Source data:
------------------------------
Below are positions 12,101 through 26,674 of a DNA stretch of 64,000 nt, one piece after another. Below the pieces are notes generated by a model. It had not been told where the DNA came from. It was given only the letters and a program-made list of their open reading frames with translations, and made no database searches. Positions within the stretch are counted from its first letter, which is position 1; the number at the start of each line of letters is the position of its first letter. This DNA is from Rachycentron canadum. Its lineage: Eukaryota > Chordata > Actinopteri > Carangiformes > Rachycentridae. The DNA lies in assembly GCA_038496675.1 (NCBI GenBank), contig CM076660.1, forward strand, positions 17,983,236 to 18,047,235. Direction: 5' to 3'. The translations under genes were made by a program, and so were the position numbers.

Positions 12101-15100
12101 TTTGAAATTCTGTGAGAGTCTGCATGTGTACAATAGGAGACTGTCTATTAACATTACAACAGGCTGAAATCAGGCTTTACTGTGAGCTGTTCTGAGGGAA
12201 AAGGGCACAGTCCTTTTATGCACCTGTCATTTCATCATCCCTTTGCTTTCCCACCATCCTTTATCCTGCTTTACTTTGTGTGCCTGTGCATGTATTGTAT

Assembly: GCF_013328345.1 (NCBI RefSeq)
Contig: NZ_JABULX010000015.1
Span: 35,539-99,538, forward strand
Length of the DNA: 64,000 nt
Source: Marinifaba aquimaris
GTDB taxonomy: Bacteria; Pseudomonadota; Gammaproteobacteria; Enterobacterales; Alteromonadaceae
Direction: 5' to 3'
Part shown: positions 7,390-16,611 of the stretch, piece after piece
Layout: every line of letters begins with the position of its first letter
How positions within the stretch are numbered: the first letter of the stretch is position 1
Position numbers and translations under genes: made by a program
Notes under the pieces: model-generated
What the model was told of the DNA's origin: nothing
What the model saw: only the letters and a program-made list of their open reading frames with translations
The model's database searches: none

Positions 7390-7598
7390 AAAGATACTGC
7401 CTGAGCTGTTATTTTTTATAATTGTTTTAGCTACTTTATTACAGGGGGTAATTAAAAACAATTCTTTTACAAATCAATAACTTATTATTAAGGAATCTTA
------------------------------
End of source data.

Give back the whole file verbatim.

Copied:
Below are positions 12,101 through 26,674 of a DNA stretch of 64,000 nt, one piece after another. Below the pieces are notes generated by a model. It had not been told where the DNA came from. It was given only the letters and a program-made list of their open reading frames with translations, and made no database searches. Positions within the stretch are counted from its first letter, which is position 1; the number at the start of each line of letters is the position of its first letter. This DNA is from Rachycentron canadum. Its lineage: Eukaryota > Chordata > Actinopteri > Carangiformes > Rachycentridae. The DNA lies in assembly GCA_038496675.1 (NCBI GenBank), contig CM076660.1, forward strand, positions 17,983,236 to 18,047,235. Direction: 5' to 3'. The translations under genes were made by a program, and so were the position numbers.

Positions 12101-15100
12101 TTTGAAATTCTGTGAGAGTCTGCATGTGTACAATAGGAGACTGTCTATTAACATTACAACAGGCTGAAATCAGGCTTTACTGTGAGCTGTTCTGAGGGAA
12201 AAGGGCACAGTCCTTTTATGCACCTGTCATTTCATCATCCCTTTGCTTTCCCACCATCCTTTATCCTGCTTTACTTTGTGTGCCTGTGCATGTATTGTAT

Assembly: GCF_013328345.1 (NCBI RefSeq)
Contig: NZ_JABULX010000015.1
Span: 35,539-99,538, forward strand
Length of the DNA: 64,000 nt
Source: Marinifaba aquimaris
GTDB taxonomy: Bacteria; Pseudomonadota; Gammaproteobacteria; Enterobacterales; Alteromonadaceae
Direction: 5' to 3'
Part shown: positions 7,390-16,611 of the stretch, piece after piece
Layout: every line of letters begins with the position of its first letter
How positions within the stretch are numbered: the first letter of the stretch is position 1
Position numbers and translations under genes: made by a program
Notes under the pieces: model-generated
What the model was told of the DNA's origin: nothing
What the model saw: only the letters and a program-made list of their open reading frames with translations
The model's database searches: none

Positions 7390-7598
7390 AAAGATACTGC
7401 CTGAGCTGTTATTTTTTATAATTGTTTTAGCTACTTTATTACAGGGGGTAATTAAAAACAATTCTTTTACAAATCAATAACTTATTATTAAGGAATCTTA